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Publication Briefs

Study Reports on Smoking Cessation Services for Veterans in VA Psychiatric Facility

The rate of smoking among psychiatric patients is 2 to 4 times higher than the general population, but studies show that smoking cessation strategies are not generally included in treatment planning for these patients, including Veterans with mental illness. This study had two goals: 1) determine staff characteristics that are associated with attitudes about providing cessation services to Veterans who are psychiatric patients, and 2) seek suggestions from staff about what would be important to include in a tobacco cessation program. Investigators surveyed 150 clinical and non-clinical staff at one Midwestern, primarily psychiatric VA hospital; in addition, interviews were conducted with a convenience subsample of the surveyed staff (n=8). The survey and interview measured: demographics, job status (staff position), and smoking cessation services (i.e., percent of smokers offered cessation services, feelings about providing cessation services).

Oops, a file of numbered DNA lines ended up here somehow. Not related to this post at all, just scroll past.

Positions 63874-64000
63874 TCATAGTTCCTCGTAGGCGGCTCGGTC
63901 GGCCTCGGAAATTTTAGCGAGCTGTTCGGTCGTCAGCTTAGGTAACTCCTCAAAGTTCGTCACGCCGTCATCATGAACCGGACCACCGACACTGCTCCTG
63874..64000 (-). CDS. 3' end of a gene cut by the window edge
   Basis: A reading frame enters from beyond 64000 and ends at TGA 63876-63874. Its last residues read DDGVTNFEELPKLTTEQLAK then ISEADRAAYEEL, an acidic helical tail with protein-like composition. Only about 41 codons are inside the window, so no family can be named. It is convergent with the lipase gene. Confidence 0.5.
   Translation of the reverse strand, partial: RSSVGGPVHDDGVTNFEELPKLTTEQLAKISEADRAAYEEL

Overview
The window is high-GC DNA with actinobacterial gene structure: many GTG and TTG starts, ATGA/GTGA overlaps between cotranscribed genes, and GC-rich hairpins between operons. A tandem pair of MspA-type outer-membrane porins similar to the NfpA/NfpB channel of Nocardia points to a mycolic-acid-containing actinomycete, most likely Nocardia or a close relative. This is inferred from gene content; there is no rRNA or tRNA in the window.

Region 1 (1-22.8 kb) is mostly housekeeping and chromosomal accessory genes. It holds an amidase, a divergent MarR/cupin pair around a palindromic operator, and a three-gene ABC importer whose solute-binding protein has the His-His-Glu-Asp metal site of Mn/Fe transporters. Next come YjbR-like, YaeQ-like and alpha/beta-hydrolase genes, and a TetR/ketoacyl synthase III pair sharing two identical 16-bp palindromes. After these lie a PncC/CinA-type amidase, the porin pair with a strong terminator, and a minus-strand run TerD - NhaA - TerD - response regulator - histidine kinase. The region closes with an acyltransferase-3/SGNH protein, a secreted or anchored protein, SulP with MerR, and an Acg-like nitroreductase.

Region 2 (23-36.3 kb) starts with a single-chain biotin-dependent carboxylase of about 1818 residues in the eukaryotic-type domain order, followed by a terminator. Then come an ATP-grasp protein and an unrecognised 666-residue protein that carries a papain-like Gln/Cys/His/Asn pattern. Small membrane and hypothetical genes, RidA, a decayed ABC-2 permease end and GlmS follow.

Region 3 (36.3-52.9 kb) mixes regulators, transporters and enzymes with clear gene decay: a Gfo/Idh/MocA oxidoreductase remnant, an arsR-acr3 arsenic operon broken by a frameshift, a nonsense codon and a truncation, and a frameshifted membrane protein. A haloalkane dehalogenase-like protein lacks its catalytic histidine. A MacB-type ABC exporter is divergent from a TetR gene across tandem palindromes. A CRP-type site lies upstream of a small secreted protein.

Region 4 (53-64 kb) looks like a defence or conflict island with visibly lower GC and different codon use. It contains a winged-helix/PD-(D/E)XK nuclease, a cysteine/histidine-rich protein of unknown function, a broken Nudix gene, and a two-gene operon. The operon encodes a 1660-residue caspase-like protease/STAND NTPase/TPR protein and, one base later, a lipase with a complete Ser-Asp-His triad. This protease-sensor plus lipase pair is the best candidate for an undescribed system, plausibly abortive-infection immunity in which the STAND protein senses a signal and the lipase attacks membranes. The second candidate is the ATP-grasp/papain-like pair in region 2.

Findings show that nearly 75% of staff in this study thought that VA should do more to assist Veterans to quit smoking, yet only about 25% said that they personally provide cessation services. However, more than 50% felt moderately, very, or extremely confident in providing cessation services. Interestingly, nurses were less likely than other staff to feel that it was important to provide cessation services, which could be because of competing job demands. The most common reasons given by all respondents for not providing services were not enough time and lack of training. When asked how VA could best assist smokers to quit, most responses focused on educating Veterans about tobacco use and how they can quit, as well as providing tobacco cessation medications.

PubMed Logo Essenmacher C, Duffy S, Karvonen-Gutierrez C, Lynch-Sauer J. Staff attitudes toward the delivery of tobacco cessation services in a primarily psychiatric Veterans Affairs Hospital. Archives of Psychiatric Nursing June 2009;23(3):231-242.

This study was funded by HSR&D. Dr. Duffy is part of HSR&D’s Center for Clinical Management Research in Ann Arbor, MI.

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What are HSR Publication Briefs?

HSR requires notification by HSR-funded investigators about all articles accepted for publication. These journal articles are reviewed by HSR and publication briefs or summaries are written for a select number of articles that are then forwarded to VHA Central Office leadership to keep them informed about important findings or information. Articles to be summarized are selected by HSR based on timeliness of the findings, interest of leadership, or potential impact on the organization. Publication briefs are written for only a small number of HSR published articles. Visit the HSR citations database for a complete listing of HSR articles and presentations.

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